Bill Willingham: We’re told that back in the day of Aesop’s Fables not only were these tales told as entertainment—you know, “Here’s how the fox got his bushy tail,” or “Here’s how the skunk got his stripes” sort of thing—but they were intended to be believed. I don’t think contemporary superheroes are ever intended to be believed, in the sense that next generations will look at today and say, “Yes, this was a time when Superman did exist.” They’ll always be looked at [as myths], legendarily. But, I will say that yes, they are the Aesop’s Fables, the fairy tales of our generation because even if we are not intended to believe in them, we are intended to believe in what they stand for. To take our moral and virtuous cues from these stories.
Omni: You pull so many moral cues from a variety of sources. Is this just inherent knowledge, or are you constantly doing folklore research?
Bill Willingham: Weirdly enough, real folklore scholars will occasionally cross paths with me or contact me and act like I’m part of the group, and I feel like a complete fraud. Even though I can fake it that I’m a rigorously trained, self-educated scholar—what that really means is that, no, I read books. I read the books I love. That’s it.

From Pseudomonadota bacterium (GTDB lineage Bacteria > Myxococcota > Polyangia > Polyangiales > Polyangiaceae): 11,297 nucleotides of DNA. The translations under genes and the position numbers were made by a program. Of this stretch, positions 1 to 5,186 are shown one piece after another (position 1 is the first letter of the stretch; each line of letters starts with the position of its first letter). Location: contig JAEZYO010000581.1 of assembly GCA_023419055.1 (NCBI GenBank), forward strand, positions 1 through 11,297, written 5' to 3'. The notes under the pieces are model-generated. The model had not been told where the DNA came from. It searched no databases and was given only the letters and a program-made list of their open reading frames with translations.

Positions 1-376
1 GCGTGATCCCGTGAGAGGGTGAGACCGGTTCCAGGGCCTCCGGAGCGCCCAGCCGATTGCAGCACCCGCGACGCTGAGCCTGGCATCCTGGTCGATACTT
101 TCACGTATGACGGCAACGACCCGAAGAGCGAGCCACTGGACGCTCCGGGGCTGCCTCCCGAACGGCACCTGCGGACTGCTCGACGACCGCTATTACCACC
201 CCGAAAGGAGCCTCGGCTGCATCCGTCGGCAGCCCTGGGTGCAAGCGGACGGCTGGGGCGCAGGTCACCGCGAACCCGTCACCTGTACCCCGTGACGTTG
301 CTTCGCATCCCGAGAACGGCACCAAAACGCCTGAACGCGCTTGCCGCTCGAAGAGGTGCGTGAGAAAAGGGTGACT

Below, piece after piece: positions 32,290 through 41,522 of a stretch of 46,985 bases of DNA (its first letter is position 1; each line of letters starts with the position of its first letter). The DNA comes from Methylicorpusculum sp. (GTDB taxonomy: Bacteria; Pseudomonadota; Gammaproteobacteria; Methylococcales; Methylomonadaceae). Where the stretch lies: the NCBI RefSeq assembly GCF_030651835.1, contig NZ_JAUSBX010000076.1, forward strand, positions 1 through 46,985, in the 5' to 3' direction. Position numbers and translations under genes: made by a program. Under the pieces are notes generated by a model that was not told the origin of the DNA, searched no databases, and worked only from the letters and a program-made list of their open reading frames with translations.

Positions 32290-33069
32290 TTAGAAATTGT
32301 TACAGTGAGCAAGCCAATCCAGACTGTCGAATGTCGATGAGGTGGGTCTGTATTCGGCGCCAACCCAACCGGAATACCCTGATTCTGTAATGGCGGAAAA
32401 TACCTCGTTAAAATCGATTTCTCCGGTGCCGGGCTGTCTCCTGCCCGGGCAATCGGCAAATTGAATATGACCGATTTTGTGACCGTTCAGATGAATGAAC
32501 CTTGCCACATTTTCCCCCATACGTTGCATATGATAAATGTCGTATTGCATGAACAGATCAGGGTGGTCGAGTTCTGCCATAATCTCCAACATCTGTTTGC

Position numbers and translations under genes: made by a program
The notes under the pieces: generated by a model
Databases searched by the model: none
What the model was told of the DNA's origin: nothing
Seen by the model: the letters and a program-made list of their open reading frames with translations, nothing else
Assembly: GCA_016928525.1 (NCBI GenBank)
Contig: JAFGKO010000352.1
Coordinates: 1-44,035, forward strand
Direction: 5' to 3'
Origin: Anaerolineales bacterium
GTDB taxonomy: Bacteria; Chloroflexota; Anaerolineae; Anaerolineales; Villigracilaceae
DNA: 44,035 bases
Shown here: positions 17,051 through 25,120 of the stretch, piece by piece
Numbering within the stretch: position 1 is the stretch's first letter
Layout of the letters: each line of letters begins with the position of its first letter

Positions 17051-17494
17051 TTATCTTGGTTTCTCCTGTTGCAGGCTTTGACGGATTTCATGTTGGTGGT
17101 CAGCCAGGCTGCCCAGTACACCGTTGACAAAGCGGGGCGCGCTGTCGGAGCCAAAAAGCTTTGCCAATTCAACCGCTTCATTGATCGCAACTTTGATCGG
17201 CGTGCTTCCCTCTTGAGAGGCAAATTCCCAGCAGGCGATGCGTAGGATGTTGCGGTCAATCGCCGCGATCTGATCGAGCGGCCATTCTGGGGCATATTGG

Omni: You’ve recently begun to dip into the Oz universe.
Bill Willingham: It was Oz’s turn. I like the Oz stuff. It’s been so long since I read the Oz books that the problem I’m finding is that the people who are up on Oz are fanatical. “Fanatical” meaning that there are folks who will correct me on the littlest thing, like when Bumpkin ends up in the Lunch-pail Tree. Todd Klein, our letterer, who is our resident Oz expert, says, “No, that’s Lunchbox Tree. There’s no such thing as a lunch-pail tree.” [Laughs.] He knows his stuff. So, it’s a little intimidating to play in the Oz universe, especially since I’ve changed so much of it. It’s now this conquered empire, and The Nome King is running everything—there’s a lot of looking over my shoulder, saying, “Don’t screw this up.”
Eric Shanower, who does wonderful Oz books on his own, worked on one of our Oz issues with Bumpkin [and] he was very particular about “No, you got to get this right”—to the extent that I wanted to stay away from known Oz characters and invent my own just so he can’t say, “No, now one of those wouldn’t do this because of some esoteric little bit in one novel.” You know, it’s Oz. You gotta love playing in there.